Shirin and Khosrow, 2016. Oil on canvas, 187 x 204 cm (73 5/8 x 80 1/4 inches)

Yet the compulsion to paint soon got the better of him, and he went back to his original passion. He was determined to develop a style and signature of his own, but that would take time. So he started producing works inspired by Western art – abstract or figurative paintings that had “no relation to being Iranian.”

“And yet you can’t hide your origins: you can’t run away from them,” he explained. “I realized that it was better for me to incorporate my history and culture in my artistic practice. That’s when I started providing a modern interpretation of Persian miniatures.”

He immersed himself in miniatures, initially making inkjet prints of them which he then painted over, then making large-scale paintings inspired by the genre. He also introduced Persian carpet designs in his works. Slowly but surely, the visual culture of Iran seeped into his art.

As of 2002, Derakshani decided to head back to the homeland once again, and to spend more time in Iran. He kept a studio there and traveled regularly back and forth in what were some of the most productive and invigorating years of his life. Yet as the political context became more and more restrictive, Derakshani realized, once and for all, that he no longer belonged there.

“To me, the most important part of art is freedom: the freedom to express oneself, and to create work,” he said. “There’s no logic in saying that where there are constraints and limitations, there is artistic growth.”

“One of the things that happens when you stay in Iran is that you start censoring yourself,” he added. “The consequences are terrifying.”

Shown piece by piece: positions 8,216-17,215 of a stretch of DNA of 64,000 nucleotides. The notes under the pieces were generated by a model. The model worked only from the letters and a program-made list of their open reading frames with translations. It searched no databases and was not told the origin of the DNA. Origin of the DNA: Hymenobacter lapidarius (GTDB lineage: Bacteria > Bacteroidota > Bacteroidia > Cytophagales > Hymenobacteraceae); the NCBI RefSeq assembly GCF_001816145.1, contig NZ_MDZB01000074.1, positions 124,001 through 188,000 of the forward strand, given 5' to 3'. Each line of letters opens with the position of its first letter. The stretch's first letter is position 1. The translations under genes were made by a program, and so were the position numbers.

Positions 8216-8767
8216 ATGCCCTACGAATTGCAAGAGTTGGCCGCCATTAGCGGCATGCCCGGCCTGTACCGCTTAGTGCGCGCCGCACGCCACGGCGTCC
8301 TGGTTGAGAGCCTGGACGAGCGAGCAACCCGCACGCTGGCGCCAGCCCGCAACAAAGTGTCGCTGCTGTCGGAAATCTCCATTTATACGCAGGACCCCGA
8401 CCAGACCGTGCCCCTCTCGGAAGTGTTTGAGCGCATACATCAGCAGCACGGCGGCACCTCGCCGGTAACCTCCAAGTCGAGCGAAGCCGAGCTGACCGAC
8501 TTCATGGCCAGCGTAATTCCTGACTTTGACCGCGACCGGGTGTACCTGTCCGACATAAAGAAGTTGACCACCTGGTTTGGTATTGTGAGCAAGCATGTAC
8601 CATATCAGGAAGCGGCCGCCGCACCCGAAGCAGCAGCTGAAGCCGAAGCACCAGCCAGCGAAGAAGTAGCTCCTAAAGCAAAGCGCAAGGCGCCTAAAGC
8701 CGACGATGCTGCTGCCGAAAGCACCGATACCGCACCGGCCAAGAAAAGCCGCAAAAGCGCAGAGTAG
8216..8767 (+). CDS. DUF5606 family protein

So he relocated to the U.S., this time for good. And he set up a base in Austin, where the weather and light were ideal, where he was away from the big city (which he could no longer stand), and where he could have large studios for painting, sculpture and music-making.

Today, there is “a great interest, from the outside, in seeing what’s happening artistically in Iran, because the doors are closed politically,” Derakshani explained. The international art world is finally taking an interest in “art as art, and not because there’s a woman in a chador represented in it.”

Still, “the reality is that a lot of what’s going on around art in Iran right now is not of a high visual caliber,” he said. “Much of it looks like Western art, both technically and in terms of content.”

He warned that Iranian artists would not be in fashion forever, and recalled that so many Russian artists who were the rage before the collapse of the Berlin wall were now completely forgotten.

“Once the doors of Iran open completely, I can guarantee you that a lot of this attention will go away, and that few artists will prevail,” he concluded. Suffice it to say that Reza Derakshani will most certainly be one who will.